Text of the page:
Create a Website Account - Manage notification subscriptions, save form progress and more.
The North Dakota Department of Health, in conjunction with the Department of Agriculture, Animal Health Division, are advising the public to avoid contact with or swallowing blue-green algae, also known as cyanobacteria, and to protect their pets and livestock.
According to Dr. Susan Keller, state veterinarian, the advisory is to remind people that these blooms are most common in North Dakota in late summer, but it only takes a few hot days to cause the overwintering organisms to become active and bloom. Exposure can cause people and animals to become ill.
“Blue-green algae normally can be found in many lakes and pasture watering holes in the state,” Keller said. “Under certain conditions, the blue-green algae can grow into blooms and can produce toxins.”
According to the state health department, blue-green algae blooms can produce poisonous cyanotoxins. These toxins have no known antidotes. People, their livestock or other animals that swallow water containing a harmful algae bloom can become sick. Symptoms can include severe diarrhea and vomiting; numb lips, tingling fingers and toes, or dizziness; or rashes, hives or skin blisters. Children are at higher risk than adults for illness from harmful algae blooms because they weigh less and can get a relatively larger dose of toxin.
The Department of Health and the Department of Agriculture, Animal Health Division, recommend these steps to avoid exposure to cyanotoxins: • Don’t swim, water ski or boat in areas where the water is discolored or where you see foam, scum or mats of green or blue-green algae on the water.• If you do accidentally swim in water that might have a cyanobacteria bloom, rinse off with fresh water as soon as possible.• Don’t let pets or livestock swim in or drink from areas where the water is discolored or where you see foam, scum or mats of algae on the water.• If pets (especially dogs) swim in scummy water, rinse them off immediately – do not let them lick the algae (and toxins) off their fur.• Don’t irrigate lawns or golf courses with pond water that looks scummy or smells bad.• Respect any advisories announced by public health authorities.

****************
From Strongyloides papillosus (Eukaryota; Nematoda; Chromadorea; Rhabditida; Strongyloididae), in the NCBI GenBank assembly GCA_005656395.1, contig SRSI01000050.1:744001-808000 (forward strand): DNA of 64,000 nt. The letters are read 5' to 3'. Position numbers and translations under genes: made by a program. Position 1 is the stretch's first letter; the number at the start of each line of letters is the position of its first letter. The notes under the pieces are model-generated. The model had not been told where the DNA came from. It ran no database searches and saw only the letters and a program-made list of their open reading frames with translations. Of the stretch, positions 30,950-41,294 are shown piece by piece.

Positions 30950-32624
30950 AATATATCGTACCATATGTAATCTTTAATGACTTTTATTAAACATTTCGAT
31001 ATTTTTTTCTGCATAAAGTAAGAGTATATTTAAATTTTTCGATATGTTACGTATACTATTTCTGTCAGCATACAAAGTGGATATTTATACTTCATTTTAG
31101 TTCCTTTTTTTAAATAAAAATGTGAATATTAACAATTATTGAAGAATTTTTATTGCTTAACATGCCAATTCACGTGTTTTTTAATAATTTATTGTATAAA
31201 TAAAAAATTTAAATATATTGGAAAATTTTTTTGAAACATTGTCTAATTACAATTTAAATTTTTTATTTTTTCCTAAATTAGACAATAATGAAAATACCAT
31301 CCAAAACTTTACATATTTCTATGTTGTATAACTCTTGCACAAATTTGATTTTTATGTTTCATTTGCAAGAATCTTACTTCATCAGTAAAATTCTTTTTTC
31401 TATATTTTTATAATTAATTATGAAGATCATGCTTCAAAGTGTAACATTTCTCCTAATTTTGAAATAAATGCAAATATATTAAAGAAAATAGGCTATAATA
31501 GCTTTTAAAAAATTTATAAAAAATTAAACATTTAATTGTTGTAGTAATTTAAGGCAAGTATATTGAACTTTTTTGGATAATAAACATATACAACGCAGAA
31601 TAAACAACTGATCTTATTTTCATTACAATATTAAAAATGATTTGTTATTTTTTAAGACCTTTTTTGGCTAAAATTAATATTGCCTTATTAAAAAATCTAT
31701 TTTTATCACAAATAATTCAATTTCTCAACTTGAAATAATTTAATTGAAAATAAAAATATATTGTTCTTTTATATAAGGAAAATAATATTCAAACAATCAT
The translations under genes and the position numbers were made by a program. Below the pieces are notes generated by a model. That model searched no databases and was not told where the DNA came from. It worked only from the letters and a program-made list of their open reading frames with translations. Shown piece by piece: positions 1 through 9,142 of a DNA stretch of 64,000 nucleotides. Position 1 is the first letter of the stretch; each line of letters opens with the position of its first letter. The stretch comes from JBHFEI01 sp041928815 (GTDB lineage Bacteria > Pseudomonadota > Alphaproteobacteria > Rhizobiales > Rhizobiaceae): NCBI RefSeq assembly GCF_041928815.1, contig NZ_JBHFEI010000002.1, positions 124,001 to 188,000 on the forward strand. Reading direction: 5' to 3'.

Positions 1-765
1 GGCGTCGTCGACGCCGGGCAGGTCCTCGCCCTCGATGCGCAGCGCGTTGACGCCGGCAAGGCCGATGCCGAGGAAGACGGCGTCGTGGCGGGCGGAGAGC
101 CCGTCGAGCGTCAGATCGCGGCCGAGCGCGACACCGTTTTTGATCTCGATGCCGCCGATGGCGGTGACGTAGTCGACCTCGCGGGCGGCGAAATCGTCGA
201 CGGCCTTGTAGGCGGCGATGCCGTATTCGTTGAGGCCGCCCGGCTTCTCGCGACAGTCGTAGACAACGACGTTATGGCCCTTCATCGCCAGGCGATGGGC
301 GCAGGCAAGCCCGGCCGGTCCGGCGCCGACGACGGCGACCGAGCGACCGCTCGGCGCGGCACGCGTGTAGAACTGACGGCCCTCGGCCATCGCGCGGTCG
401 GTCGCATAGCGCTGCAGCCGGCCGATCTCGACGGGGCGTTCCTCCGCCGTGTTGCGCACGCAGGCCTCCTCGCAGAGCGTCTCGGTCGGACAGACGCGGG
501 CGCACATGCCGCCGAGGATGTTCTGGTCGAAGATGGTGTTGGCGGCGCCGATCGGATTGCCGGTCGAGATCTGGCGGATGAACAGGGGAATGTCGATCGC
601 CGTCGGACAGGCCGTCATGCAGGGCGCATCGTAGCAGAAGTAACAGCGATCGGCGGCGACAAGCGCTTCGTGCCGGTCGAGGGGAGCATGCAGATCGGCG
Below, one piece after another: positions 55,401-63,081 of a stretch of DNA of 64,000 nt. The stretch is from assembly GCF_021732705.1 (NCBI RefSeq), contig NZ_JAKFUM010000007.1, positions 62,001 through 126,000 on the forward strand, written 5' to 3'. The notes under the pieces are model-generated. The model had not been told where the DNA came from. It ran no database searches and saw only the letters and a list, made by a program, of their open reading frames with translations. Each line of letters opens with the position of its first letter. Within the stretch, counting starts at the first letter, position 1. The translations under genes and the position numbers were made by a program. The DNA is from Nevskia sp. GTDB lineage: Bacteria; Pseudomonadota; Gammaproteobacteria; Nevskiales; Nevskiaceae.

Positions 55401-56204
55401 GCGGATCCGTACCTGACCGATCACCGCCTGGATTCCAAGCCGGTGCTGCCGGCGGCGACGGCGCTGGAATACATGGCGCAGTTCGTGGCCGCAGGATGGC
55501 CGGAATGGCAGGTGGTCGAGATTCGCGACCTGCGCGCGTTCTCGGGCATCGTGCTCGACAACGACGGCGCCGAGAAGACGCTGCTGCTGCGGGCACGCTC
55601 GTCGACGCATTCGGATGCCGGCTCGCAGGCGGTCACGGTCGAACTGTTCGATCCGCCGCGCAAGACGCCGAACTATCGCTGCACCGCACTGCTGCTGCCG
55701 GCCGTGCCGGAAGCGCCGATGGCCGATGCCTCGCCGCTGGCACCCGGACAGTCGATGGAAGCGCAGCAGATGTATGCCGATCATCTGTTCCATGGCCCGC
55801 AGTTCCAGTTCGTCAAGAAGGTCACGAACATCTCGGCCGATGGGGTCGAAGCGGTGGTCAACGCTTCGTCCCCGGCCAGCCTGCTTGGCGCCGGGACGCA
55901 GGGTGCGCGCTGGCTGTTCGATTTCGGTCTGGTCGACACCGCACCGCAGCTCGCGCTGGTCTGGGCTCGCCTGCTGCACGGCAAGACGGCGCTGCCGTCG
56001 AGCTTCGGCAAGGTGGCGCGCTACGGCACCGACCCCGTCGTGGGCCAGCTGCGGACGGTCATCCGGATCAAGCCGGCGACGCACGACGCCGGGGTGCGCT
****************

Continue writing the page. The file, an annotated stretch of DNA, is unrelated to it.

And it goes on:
For more information about the effects of blue-green algae blooms on pets and livestock, contact the Animal Health Division, North Dakota Department of Agriculture at 701.328.2655. For more information on public health issues, contact Karl Rockeman, North Dakota Department of Health, at 701.328.5225.